Back in the day, E.T. Bryan and E.W. Bryan created Gremlin Trouble, a black & white anime-inspired comic book series about a hapless storm fairy turned into a puffy-tailed gremlin by a bolt of lightning — and the adventures that came next. That only begins to scratch the surface of how crazy this fantasy/adventure/j-pop story became. Well now, that same team have returned on line with Gremlin Princess: “Digit, a young Gremlin Princess and her pushy fairy best friend Appleblossom are enrolled in Miss Stahlbacken’s Academy for Young Entities, a harsh discipline school for fairy delinquents. There, sadistic magic using overseers rule, technology is banned, and escape is impossible. Hilarity ensues.” Makes much more sense, yes? See what you can figure out by visiting the Anti-Ballistic Pixelations web site.
We’ve said it before, we’ll say it again: Anthropomorphics means anthropomorphic anything. To that end, witness this… Monster Motors. “The once-quiet town of Transylvania, Kentucky is under attack from Cadillacula, an evil vampire-car that sucks the gas out of other vehicles! The more victims he claims, the more powerful he gets. Genius mechanic Vic Frankenstein has a solution: Build a monster to fight a monster. Vic and his android assistant iGOR (interactive Garage Operations Robot) assemble a giant truck from the pieces of the town’s fallen vehicles. Frankenride is born, and the battle between good and evil hits the road!” You heard it here, folks. The Monster Motors full-color one-shot from IDW (written by Brian Lynch and illustrated by Nick Roche) comes to comic shops later this month. Check it out at Previews World.
Perhaps it was inevitable that someone would turn Lego toys’ popular anthropomorphic fantasy series Legends of Chima into a comic book — and Papercutz were the ones to do it. No less than three volumes of Lego: Legends of Chima have hit the stands now, in both hardcover and trade paperback editions. They’re written by Yannick Grotholt with full-color art by Comicon (yes, that’s the name). “Chima— a world reigned by animal tribes, divided by the battle of the noble lions against the evil crocodiles. In High Risk [Volume 1] Laval, prince of the Lions and his friend Eris, a warrior of the Eagle Tribe, engage in a training race on their Speedorz. As the two speed through the jungle, they stumble upon a Gorilla convoy transporting CHI that is being attacked by the Crocodiles. Will Laval and Eris save their Gorilla friends? Or will they become Crocodile Meat?” Papercutz has a web site dedicated to the series.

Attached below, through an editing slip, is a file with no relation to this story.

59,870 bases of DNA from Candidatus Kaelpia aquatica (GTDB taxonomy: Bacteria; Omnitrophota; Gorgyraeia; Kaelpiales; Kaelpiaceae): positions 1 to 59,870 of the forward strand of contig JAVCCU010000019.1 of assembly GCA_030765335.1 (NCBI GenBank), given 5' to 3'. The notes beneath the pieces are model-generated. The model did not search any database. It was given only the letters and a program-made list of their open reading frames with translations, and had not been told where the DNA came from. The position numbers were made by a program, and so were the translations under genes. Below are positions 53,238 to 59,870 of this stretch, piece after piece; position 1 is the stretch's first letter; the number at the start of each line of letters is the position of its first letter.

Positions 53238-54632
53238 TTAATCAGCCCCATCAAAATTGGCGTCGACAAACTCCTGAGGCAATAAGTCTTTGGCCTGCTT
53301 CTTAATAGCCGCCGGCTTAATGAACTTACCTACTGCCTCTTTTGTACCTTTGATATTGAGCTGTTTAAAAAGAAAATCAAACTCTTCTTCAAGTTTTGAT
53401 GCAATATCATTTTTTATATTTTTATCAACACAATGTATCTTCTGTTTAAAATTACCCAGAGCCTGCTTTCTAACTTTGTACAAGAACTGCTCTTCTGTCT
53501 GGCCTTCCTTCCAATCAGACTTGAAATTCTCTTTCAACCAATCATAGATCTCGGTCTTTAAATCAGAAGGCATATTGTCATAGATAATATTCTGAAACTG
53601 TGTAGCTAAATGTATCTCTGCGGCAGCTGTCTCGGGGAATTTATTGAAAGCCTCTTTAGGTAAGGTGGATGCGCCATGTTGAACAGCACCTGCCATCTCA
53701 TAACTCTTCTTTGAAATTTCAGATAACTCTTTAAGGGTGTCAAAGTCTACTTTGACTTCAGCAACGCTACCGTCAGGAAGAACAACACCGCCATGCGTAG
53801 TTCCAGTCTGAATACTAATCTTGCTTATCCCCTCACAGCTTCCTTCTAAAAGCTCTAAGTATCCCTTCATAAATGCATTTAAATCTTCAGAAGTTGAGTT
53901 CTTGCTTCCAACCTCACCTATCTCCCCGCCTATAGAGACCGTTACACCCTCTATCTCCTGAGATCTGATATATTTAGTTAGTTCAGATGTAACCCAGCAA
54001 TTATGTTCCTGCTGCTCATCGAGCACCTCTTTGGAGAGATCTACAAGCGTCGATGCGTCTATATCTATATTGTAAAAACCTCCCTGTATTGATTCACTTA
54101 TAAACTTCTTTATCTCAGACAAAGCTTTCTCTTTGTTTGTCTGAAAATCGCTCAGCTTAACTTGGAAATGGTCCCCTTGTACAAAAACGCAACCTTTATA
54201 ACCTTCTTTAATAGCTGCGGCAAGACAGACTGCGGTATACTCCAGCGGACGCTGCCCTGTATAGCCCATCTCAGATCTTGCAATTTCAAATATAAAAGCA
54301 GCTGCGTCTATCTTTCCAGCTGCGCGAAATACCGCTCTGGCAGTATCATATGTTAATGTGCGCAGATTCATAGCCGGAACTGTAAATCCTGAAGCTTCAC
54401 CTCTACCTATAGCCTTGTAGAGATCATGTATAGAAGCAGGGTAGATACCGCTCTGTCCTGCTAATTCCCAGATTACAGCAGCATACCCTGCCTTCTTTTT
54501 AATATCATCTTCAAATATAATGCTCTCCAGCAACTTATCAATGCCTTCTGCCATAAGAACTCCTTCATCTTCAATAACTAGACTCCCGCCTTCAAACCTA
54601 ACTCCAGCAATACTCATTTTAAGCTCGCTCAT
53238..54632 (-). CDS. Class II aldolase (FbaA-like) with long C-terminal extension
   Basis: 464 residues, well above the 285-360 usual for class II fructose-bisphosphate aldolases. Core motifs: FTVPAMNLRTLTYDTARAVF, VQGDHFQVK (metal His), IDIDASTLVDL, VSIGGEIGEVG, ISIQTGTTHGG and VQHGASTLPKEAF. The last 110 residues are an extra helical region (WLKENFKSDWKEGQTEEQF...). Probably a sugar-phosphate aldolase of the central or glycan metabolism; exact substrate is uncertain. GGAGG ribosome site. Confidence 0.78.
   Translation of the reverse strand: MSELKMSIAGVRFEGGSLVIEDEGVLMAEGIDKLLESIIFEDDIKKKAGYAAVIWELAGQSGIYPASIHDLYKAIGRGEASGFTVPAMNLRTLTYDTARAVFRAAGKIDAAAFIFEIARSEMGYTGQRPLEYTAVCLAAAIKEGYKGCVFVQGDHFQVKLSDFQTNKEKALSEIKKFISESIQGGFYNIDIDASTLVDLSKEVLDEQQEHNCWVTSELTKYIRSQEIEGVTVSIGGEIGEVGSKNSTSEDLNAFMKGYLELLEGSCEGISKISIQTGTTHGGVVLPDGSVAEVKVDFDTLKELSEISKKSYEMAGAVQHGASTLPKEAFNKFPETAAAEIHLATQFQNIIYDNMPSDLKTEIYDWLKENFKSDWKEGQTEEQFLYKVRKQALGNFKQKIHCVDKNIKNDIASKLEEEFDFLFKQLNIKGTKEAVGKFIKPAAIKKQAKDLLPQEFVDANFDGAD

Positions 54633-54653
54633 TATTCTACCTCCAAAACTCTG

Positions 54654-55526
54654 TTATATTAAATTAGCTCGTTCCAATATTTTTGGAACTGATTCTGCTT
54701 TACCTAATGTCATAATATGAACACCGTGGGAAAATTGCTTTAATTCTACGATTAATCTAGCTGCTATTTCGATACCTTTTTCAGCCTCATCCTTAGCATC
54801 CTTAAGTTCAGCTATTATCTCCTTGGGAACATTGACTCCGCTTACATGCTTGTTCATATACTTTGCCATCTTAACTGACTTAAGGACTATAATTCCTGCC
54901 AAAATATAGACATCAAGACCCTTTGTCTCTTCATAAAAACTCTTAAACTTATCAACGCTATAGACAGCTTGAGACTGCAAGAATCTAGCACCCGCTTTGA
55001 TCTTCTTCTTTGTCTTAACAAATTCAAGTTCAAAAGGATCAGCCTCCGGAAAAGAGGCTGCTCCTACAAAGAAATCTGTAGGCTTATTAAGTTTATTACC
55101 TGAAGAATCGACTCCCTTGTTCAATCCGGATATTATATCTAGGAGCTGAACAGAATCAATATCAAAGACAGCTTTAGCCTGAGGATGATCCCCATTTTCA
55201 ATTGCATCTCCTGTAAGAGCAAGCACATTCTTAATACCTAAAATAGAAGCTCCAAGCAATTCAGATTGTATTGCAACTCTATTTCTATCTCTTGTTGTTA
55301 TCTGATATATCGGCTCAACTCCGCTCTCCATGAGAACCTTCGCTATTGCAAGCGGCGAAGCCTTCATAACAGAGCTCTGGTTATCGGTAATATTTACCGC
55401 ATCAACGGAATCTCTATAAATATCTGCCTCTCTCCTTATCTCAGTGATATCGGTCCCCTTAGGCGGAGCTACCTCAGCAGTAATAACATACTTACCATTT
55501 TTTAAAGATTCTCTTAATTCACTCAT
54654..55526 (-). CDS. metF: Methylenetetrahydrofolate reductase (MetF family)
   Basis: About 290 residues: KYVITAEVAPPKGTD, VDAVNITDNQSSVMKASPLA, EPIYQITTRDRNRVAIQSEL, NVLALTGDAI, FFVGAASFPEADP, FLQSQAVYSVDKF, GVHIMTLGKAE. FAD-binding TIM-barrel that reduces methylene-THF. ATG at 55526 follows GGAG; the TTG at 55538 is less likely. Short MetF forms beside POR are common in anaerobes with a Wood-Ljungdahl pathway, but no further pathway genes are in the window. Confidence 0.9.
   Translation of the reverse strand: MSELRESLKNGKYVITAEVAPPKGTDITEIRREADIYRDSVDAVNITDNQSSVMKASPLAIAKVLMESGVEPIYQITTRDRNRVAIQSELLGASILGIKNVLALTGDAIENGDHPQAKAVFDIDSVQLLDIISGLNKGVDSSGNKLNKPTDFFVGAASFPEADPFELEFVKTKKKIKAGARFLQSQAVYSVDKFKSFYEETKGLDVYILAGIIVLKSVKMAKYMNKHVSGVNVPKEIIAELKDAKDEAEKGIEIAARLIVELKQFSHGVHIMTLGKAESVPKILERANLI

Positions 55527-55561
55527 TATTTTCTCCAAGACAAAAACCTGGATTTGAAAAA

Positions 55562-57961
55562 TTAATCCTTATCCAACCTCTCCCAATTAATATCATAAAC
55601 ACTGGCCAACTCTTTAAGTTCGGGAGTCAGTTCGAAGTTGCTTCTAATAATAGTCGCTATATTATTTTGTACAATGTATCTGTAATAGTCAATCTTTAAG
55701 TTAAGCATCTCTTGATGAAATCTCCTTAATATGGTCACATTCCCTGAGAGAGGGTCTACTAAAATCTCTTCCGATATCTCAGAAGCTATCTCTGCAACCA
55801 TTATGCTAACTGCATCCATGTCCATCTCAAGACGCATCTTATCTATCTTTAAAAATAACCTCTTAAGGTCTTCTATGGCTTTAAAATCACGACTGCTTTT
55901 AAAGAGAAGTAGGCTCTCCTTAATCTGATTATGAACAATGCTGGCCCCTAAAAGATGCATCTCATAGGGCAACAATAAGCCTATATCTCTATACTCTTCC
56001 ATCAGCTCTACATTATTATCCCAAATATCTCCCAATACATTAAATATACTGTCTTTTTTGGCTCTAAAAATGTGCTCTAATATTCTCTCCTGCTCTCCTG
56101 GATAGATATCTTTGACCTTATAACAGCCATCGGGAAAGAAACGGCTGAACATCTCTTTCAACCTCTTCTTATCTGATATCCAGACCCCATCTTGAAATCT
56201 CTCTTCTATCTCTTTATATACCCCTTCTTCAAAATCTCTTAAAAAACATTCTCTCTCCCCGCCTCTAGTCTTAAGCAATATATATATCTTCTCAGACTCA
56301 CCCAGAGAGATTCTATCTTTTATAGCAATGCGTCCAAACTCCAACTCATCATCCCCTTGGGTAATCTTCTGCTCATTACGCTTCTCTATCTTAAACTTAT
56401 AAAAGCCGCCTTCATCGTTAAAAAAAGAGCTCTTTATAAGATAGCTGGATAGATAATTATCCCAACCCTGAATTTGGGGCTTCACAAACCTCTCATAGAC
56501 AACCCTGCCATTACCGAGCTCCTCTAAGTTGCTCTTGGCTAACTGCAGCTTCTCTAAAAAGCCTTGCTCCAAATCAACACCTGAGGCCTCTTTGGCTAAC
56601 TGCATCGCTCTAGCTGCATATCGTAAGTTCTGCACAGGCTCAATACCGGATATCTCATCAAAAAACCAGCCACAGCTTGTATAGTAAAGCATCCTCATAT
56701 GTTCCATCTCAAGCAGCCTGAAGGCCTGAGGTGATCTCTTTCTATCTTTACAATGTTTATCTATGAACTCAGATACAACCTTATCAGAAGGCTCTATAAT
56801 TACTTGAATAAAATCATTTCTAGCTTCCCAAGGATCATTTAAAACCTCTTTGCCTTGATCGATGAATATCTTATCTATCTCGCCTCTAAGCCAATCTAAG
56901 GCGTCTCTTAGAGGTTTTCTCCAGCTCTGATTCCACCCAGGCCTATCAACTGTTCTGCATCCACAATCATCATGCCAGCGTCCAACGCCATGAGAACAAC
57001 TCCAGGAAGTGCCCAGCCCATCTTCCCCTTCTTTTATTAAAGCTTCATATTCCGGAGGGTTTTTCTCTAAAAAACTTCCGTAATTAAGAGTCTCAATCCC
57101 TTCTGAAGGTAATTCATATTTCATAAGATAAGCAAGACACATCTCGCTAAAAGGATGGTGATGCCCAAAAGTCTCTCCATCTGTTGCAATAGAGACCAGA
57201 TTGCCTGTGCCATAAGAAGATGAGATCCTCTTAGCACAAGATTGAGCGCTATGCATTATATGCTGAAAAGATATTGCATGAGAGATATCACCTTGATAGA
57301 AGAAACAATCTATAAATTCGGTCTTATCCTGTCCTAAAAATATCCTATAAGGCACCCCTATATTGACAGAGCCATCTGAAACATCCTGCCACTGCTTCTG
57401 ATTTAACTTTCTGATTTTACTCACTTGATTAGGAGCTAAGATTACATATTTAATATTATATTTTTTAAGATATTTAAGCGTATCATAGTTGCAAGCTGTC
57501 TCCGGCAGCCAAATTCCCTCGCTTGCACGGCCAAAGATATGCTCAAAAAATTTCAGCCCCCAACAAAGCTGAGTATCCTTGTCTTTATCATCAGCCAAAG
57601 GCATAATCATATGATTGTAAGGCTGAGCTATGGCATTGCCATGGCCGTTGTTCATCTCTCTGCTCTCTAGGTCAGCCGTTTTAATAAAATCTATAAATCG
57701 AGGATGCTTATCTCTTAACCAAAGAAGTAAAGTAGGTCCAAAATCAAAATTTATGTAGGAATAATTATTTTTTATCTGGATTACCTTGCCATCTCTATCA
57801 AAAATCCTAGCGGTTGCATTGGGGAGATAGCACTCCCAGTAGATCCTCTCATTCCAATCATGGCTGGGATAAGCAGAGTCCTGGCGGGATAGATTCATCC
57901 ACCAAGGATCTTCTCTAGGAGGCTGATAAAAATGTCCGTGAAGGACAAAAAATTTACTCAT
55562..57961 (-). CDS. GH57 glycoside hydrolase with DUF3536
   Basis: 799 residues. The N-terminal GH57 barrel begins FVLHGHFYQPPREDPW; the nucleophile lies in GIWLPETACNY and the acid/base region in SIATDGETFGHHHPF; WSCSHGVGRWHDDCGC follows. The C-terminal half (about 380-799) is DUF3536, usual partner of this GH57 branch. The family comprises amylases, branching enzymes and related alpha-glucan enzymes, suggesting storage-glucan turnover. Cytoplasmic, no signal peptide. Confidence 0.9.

What features the likes of Prozac Bear, Crack Bear, Lech Bear, and Death Bear, among others? Why it’s Bear Nuts, a full-color on-line comic strip by Canadian artist Alison Acton. Surprisingly nice for their many… quirks, these odd bears live in a magical realm where they all learn to get along… and not disgust the neighbors. It’s all part of Studio Dooomcat, an on-line art collective (with prints, t-shirts, and more) started by Alison and Jim Charalampidis. Check out their web site, and follow the links to find the first two volumes of the collected Bear Nuts, available from DMF Comics.
In 1931 on the Isle of Man, the Irving family claimed that their farm was home to a spectral talking mongoose. Many British tabloids carried stories on Gef and various psychic investigators visited, searching for evidence of the creature. Was is a hoax, paranormal activity, or some combination of them?
As if that were news to anyone! Well, just in case you weren’t sure, comic strip artist Jeffrey Brown is here to tell you about it in his collection called, appropriately enough, Cats Are Weird and More Observations. Published back in 2010 (somehow we missed it!), this hardcover collection brings together both black & white and color observations of a pair of felines as they learn about the worlds both inside and out. Earlier, back in 2009, Jeffrey had success with his first cat-themed collection, Cat Getting Out of a Bag. You can see both of these books at Jeffrey’s Amazon page. More recently, he’s made a name for himself with the popular Darth Vader and Son comic strip series.
Always wanted to visit Japan's capital city, but don't have the funds? Now you can travel vicariously through the eyes of a beloved plushie.
Japanese travel agency Unagi Travel, a self-styled 'Japan Travel Agency for Stuffed Animals', offers a selection of holidays for cuddly critters which range from a $35 mystery tour to the top of the range, a visit to the historic city of Kyoto for $95. Plushie owners also cover the cost of packaging their pals and mailing them to their destination. (Anyone who has ever experienced a budget airline might well envy the ability to go first class by private Jiffy bag.)
The Cartoon Brew has a critique by Amid Amidi of Sony Pictures Animation’s Cloudy With a Chance of Meatballs 2 hybrid CGI/cartoon 6’46” short, “Earl Scouts”, in which Barry the strawberry and one of the pickle foodimals humorously(?) try to kill each other.
Did you know that there were any Cloudy With a Chance of Meatballs 2 short cartoons? I didn’t, but the whole “Earl Scouts” is on YouTube. Seeing is believing … well, not that foodimals are real, but that “Earl Scouts” is. Officer Earl is at the beginning and the end, but most of the short features the two anthropomorphized foodimals. Does Sony Pictures Animation plan any more shorts like this?
32 days before the mayoral election in Xalapa, capital of the Mexican state of Veracruz, a feline candidate is making a mockery of the ruling coalition's politicians on social networks.
"Candigato Morris" has his own iconic posters and other campaign materials, and has captured the public fancy with such slogans as "no more rats in Xalapa" and "in Xalapa it suits you to vote for another animal; vote for Morris".
According to his Facebook profile, Morris, who was born in Xalapa, "promises no more than the other candidates" and "sleeps a lot, which is the ideal profile for a mayoral candidate."